This was an application by the public guardian (OPG) for the revocation of a lasting power of attorney (LPA) for property and financial affairs.
ARL was born in 1929 and has resided in a nursing home since 5 September 2012. On 23 August 2012 she executed an LPA for property and financial affairs, appointing her adopted son (ICL) and her adopted daughter (JJT) jointly and severally as her attorneys. The LPA was registered on 30 October 2012.
On 18 July 2014, concerns were raised with the OPG regarding ICL’s management of ARL’s property and financial affairs. The OPG contended that:
- (a) There was a debt of unpaid care home fees in the sum of £39,000 which ICL refused to pay on the basis that ARL should be receiving NHS continuing healthcare.
- (b) ICL was claiming compensation from Hertfordshire County Council on the basis that ARL had been placed in the nursing home without his consent.
- (c) In May 2013, ICL sold ARL’s house for £265,000 and used £174,950 from the net proceeds to purchase a flat in his own name. The £90,000 difference between the net sale proceeds and purchase price of the flat was credited to his own business account, rather than to ARL’s account.
- (d) While the new property was let, none of that income was received by ARL. ICL simply used it as another income stream for himself.
- (e) ICL was not providing ARL with an adequate personal allowance.
- (f) It was thought that ICL had not visited ARL since 2013.
- (g) On the OPG requesting an account of ARL’s affairs, ICL refused to provide further information, stating that his responsibilities under the LPA had now become too onerous. He only provided bank statements from October 2012 to October 2013 and revealed that he had spent at least £6,641 in a way which was not in ARL’s best interests.
- (h) A Court of Protection general visitor met ARL on 15 August 2014 and confirmed that ARL had dementia and lacked capacity to revoke the LPA.
OPG sought an order (a) revoking the LPA, (b) directing that a panel deputy make decisions on ARL’s behalf in relation to her property and affairs and (c) directing ICL to provide the new deputy with full details of ARL’s financial affairs, specifically in relation to the proceeds from the sale of her house.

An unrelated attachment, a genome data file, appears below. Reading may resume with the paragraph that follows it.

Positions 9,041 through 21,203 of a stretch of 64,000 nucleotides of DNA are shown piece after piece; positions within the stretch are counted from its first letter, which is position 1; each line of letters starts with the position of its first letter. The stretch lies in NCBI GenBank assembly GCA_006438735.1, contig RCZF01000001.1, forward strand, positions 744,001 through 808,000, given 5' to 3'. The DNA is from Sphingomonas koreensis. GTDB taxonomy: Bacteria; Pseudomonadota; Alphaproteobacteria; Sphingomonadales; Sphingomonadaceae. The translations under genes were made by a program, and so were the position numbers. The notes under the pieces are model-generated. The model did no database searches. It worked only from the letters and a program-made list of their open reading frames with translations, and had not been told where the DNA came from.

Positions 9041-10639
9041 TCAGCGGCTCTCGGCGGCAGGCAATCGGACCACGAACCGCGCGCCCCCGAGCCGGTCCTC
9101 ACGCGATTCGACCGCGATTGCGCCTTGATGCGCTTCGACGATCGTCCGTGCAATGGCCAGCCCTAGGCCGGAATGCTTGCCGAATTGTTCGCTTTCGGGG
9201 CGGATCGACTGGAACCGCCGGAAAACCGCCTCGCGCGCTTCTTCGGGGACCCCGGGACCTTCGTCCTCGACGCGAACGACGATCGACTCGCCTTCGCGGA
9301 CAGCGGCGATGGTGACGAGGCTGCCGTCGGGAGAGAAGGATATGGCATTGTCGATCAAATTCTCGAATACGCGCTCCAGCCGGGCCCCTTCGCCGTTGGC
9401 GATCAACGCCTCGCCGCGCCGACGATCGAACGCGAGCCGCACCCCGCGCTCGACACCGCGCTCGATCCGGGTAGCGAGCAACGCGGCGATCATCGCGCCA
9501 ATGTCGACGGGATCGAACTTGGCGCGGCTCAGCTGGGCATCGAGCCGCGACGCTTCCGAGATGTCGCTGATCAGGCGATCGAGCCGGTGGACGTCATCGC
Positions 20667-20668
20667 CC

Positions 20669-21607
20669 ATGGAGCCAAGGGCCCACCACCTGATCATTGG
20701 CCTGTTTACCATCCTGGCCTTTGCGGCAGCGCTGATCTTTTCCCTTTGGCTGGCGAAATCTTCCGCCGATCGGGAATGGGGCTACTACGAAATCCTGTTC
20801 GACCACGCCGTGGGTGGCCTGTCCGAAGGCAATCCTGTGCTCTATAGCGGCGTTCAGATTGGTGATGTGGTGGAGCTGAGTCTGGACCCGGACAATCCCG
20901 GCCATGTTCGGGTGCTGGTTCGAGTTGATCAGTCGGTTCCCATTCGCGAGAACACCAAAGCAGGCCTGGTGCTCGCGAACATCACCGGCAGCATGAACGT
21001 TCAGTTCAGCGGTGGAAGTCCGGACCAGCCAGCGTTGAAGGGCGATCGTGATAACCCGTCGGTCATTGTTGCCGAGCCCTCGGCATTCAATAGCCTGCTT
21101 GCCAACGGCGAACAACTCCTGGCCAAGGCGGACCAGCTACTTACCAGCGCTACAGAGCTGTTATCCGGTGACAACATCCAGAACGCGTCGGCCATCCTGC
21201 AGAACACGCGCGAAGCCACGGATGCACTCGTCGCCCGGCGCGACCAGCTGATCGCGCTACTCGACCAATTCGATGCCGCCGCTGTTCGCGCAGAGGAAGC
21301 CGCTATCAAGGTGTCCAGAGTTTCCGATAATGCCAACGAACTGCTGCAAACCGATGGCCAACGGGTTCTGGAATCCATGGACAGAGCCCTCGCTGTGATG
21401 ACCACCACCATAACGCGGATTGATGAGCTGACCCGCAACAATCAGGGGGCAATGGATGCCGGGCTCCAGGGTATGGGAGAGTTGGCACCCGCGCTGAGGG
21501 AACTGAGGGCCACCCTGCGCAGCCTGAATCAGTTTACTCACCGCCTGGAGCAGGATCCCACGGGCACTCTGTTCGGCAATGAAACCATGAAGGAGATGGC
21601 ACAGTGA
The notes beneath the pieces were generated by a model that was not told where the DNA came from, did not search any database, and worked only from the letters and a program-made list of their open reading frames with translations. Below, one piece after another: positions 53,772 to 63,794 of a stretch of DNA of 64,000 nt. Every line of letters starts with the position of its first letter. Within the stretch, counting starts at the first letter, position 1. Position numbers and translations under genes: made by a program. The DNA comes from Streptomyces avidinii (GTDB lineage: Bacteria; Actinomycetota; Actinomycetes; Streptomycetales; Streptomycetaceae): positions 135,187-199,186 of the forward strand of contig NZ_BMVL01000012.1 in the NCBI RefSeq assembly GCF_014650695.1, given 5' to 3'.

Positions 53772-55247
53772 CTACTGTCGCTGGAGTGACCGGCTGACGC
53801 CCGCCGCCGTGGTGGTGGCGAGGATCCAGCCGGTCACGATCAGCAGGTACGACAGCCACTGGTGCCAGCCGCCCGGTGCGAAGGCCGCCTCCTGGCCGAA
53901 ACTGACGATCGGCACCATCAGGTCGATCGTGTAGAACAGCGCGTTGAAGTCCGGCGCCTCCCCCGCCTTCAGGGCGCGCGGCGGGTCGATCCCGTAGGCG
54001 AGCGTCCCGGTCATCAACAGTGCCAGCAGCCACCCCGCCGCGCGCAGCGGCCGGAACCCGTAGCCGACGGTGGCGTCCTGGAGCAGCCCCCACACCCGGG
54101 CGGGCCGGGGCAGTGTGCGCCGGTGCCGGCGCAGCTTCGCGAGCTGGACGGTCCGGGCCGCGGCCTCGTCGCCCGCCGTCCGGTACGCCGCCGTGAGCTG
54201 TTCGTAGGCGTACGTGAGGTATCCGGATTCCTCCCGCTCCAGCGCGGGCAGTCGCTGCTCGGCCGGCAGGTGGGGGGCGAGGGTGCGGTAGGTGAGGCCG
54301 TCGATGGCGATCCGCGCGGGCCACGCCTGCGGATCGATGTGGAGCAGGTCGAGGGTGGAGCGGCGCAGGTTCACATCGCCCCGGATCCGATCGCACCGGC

JJT supported the OPG’s application and stated that her relationship with ICL had completely broken down and that he would not let her have any access to ARL’s bank accounts.
The estate practitioner (Lyn Parkin) who had drawn up the LPA, witnessed ARL’s signature and was the Part B certificate provider, was added to proceedings and contended that the LPA should be revoked but that ARL’s daughter, JJT, and herself should be appointed as co-deputies and that ICL be accountable for his actions and reimburse ARL’s estate in full.
ICL opposed the OPG’s application and contended that he had tried to act in ARL’s best interests at all times. He admitted that he had used ARL’s funds for his own personal affairs and for his family outgoings. He borrowed £3,380 of ARL’s funds to pay the legal costs of defending a drink-driving action against him in February 2013, and he used various sums in relation to his son’s deposit and college fees in the USA and to support and visit his son in the USA. He also used some of the funds to pay for works on his former matrimonial home and stated that he could not specifically account for the remainder of £90,050 but was sure that, save for £2,500 borrowed by JJT, it was used to cover the outgoings of his family. He stated that he had not realised that the property was held in his name and would be happy to transfer it into ARL’s name. At the hearing, counsel for ICL submitted that it would be a grave breach of ARL’s Art 8 rights to revoke an LPA which she had made when she had capacity to do so.
Three days before the hearing, ICL sought an adjournment on the basis that (a) he was not fit to attend the hearing, (b) that the OPG had failed to attempt mediation as ordered by the court and (c) he may have grounds to bring a claim against Hertfordshire County Council for unlawful deprivation of ARL’s liberty. Senior Judge Lush refused the application for adjournment on the basis that (a) there was no need for ICL to attend the hearing, (b) mediation is generally unsuitable in safeguarding proceedings, such as this case and (c) it was not in ARL’s best interest to delay resolution of the matter.
The OPG confirmed at the hearing that while a panel deputy was originally requested, he had no objection to the appointment of JJT and Lyn Parkin as joint deputies.
- 1) In a dispute regarding NHS continuing healthcare, an attorney has a duty to pursue all the standard dispute resolution proceedings and if need be, refer the matter to the ombudsman. However, in the meantime, the attorney should continue to pay the donor’s care fees and if it later comes to light that the donor qualified for NHS continuing healthcare, then the NHS will refund any overpayment of care fees.
- 2) The court was satisfied that ICL had behaved in a way that contravened his authority and was not in ARL’s best interests.
- 3) The court was satisfied that ARL did not have capacity to revoke the LPA herself.
- 4) The revocation of the LPA was in accordance with the law and is necessary for the prevention of crime.
- 5) The LPA should be revoked and Lyn Parkin and JJT should be appointed as ARL’s joint deputies for property and affairs, it being for Lyn Parkin to satisfy the OPG as to the arrangements regarding the money JJT borrowed from ARL.
- 6) A departure from the general rule as to costs in property and affairs cases was justified. ICL’s conduct was appalling and he had been unsuccessful.
7) No order as to costs and Lyn Parkin’s costs should be assessed on standard basis and paid from ARL’s estate.